Tuesday, April 25, 2006
Why Kentucky and technology don't mix, in seven paragraphs
Just when you thought the state of Kentucky may be coming out of the dark ages when it comes to economic development, it does something to firmly reentrench itself again. To me, this seven paragraph story says it all:
From 14WFIE.com - Fletcher Cuts $370 Million From Budget
Kentucky Governor Ernie Fletcher's pen got a workout Monday, when he cut $370 million in construction projects from the state budget.
That includes more than $18 million in western Kentucky projects.
One of the casualties is a $14 million appropriation for the second phase of the Tech Center in Owensboro. The funding would have allowed construction of the facility to be completed including classrooms, business incubators and an expansion of Western Kentucky University.
The story goes on to state that. . .
And on Tuesday, he'll make a stop in Muhlenberg County, where Greenville officials announced a new industry. Gourmet Express LLC will invest more than $7 million in the Commonwealth to move its manufacturing operation from Gridley, Illinois. It will mean 200 new jobs within two years.
sigh. . . I understand that Kentucky is having some budget issues, a state having budget issues is not something new. And OK, one of those cuts was $14 milliion for a technology center in Owensboro. A center with plans to have programs to educate students and workers for the technology industry. A center with plans to serve as a business incubator for startup tech companies. Hey, these are tough times, maybe we'll get that money next budget.
What sets me off is the last part of the story (and thanks to the writer, I don't know if she meant to or not but she really gave me a good set-up). The story goes on to state the the Governor will be coming to Muhlenberg county to welcome Gourmet Express LLC's manufacturing operations. For those of you not familiar with Kentucky, Muhlenberg county is a pretty poor county. Now I'm not trying to knock Gourmet Express but the last thing Western Kentucky needs is another 200 low paying jobs (somehow, I don't think a job packaging frozen vegetables is going to pay that much). For some reason, the governments (state, local, etc. . .) of Kentucky seem to think that quantity is better over quality. All communities need a couple of large employers to help drive the economy. But thousands of low paying jobs don't put you at the forefront of economic development. When moms and dads work all their lives in these low paying jobs and scrabble enough money to send their sons and daughters to college to get a better education where the heck are these kids supposed to go? Back to digging coal or welding car frames?
So I've ranted. Taken separately I could probably handle these two pieces of information. But putting them in the same story just shows how screwed up Kentucky can sometimes be. We had to cut several million in projects from the budget including some economic development projects because our economy is cold but hey! we recruited another low paying employer to the region (sorry Gourmet Express LLC, I'm sure you are a fine company to work for that will pay lots to the state in taxes, didn't mean to just single you out). If Kentucky wants to see what happens when you rely to heavily on manufacturing and jobs that don't require a professional workforce, just look at what is happening in Michigan now that the auto industry is in a funk. Oh well. . .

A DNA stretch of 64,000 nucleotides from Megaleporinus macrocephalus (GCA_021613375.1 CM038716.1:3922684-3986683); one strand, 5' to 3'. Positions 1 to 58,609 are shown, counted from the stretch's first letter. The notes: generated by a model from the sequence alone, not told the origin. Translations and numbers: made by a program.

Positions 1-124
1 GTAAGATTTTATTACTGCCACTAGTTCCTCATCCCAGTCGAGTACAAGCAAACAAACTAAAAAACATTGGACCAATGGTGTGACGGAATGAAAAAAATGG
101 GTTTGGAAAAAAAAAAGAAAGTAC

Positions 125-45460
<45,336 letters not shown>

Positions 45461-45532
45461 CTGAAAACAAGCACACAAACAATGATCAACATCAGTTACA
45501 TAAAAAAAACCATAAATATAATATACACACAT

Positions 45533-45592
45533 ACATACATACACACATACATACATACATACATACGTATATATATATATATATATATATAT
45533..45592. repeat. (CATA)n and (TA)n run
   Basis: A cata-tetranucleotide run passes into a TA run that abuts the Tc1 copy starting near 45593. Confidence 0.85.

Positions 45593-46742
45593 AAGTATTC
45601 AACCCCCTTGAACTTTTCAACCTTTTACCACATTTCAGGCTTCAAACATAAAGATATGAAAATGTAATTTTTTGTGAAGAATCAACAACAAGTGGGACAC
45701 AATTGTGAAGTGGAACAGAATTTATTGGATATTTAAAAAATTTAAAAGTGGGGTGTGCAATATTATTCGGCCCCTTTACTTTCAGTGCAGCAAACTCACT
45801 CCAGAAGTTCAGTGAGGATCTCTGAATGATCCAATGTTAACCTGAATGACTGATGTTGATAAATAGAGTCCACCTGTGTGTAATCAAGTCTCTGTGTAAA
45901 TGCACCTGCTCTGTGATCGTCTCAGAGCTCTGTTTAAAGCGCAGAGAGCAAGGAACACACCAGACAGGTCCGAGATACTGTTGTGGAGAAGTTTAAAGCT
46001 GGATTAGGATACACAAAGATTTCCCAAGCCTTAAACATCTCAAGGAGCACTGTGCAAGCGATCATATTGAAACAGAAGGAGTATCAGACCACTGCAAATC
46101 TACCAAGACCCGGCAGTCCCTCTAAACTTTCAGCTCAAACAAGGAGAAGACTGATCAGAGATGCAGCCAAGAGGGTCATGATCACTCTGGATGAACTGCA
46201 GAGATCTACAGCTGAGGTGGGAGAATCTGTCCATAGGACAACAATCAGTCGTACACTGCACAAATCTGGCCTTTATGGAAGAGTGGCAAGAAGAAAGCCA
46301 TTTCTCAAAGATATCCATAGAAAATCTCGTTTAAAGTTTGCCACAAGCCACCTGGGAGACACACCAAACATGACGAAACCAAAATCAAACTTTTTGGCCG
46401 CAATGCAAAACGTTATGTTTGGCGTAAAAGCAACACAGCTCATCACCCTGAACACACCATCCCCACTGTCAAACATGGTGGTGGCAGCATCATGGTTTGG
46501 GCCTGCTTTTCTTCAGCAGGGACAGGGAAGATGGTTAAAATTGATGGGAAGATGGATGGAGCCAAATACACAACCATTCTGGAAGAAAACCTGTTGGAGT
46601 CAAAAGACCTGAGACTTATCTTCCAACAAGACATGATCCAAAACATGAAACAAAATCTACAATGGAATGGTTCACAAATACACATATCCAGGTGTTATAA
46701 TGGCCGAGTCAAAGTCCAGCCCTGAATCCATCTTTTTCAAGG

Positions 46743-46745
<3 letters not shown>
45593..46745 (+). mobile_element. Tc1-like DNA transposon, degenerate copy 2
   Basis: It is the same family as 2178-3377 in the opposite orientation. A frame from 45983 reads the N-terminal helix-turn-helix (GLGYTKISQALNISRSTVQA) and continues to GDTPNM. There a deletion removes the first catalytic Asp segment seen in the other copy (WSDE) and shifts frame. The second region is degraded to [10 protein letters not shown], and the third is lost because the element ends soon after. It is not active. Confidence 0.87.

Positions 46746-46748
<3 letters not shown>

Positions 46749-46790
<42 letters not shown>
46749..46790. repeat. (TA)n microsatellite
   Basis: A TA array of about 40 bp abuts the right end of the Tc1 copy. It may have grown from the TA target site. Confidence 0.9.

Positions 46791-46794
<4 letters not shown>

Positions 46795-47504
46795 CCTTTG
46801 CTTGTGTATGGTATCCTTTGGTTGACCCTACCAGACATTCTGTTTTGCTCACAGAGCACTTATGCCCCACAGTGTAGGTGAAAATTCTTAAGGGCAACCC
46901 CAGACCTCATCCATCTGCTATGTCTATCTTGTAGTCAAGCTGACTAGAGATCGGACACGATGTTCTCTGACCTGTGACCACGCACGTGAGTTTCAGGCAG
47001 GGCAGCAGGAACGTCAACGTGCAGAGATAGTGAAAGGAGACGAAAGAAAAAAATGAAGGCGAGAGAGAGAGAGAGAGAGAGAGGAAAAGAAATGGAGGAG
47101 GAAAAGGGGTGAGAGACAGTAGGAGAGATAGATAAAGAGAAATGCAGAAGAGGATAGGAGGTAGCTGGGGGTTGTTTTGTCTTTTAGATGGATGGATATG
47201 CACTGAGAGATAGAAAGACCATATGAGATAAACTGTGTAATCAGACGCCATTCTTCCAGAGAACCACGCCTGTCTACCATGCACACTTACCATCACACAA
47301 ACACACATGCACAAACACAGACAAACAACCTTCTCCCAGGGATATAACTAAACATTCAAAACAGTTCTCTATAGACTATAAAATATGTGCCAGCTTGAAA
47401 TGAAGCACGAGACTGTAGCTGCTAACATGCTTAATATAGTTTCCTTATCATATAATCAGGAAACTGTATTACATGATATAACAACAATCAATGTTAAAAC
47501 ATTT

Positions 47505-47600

Wednesday, April 19, 2006
Wha, where am I, oh yeah. . . its my blog
Ice Fishing I had the chance a few weeks ago to do a little ice fishing for smelt. It was cold but fun. Didn't catch a darn thing, not even a bite, but oh well.
Music If you are ever in the mood for some Newfoundland folk music, check out Great Big Sea. It is definitely a different style of music. Got to say, you don't get alot of celtic whaling songs in Kentucky, much less songs about horses falling through ice.
BANJO The ole 1985 Goldstar GF-200W is out of its case, restrung and getting used to regular use again. I can't believe I've neglected my banjo for so long. I forgot how enjoyable a little pickin' and grinnin' can be.
How about something Biochem/PMP related? Neah. . . no really, I don't have anything to say right now. . .ok maybe a little. If you want some PMP news, check out the PMP site of Ag Moment. It is spring, which means PMP news should be sprouting like the corn is in Kentucky (it's still a little too cold up here in Michigan for planting corn, but the farmers are getting itchy, and the beets are in the ground). It will be an interesting year for PMPs, what with the LSBC bankruptcy and the sparkle kind of wearing off the whole plant-made pharmaceutical industry. I think we will hear more from the plant cell culture guys (Dow Agrosciece for one). Dow seems to be investing a good bit of money lately. The Duckweed (Biolex) approach seems to be doing alright. The whole plant guys (if you want to call them that) need to find their niche, the inexpensive production platform is showing quite a few holes, I think you will be hearing more about products that can be made in plants that can not be made in other systems (e.g. whole antibodies). I would say VCs will be pretty tight with their money this year, we will see.
The job front No job yet. No comment on prospects right now, but I'm working on a pretty good deal (darn PMP industry, it just keeps sucking me back in). Let's just say that there would be many more banjo pickers where I would have to relocate for this job, maybe thats why I'm brushing up on the 5 string.
Alright, enough for now. Thanks to all for stopping by every so often. I'm going to try to post at least weekly from now on.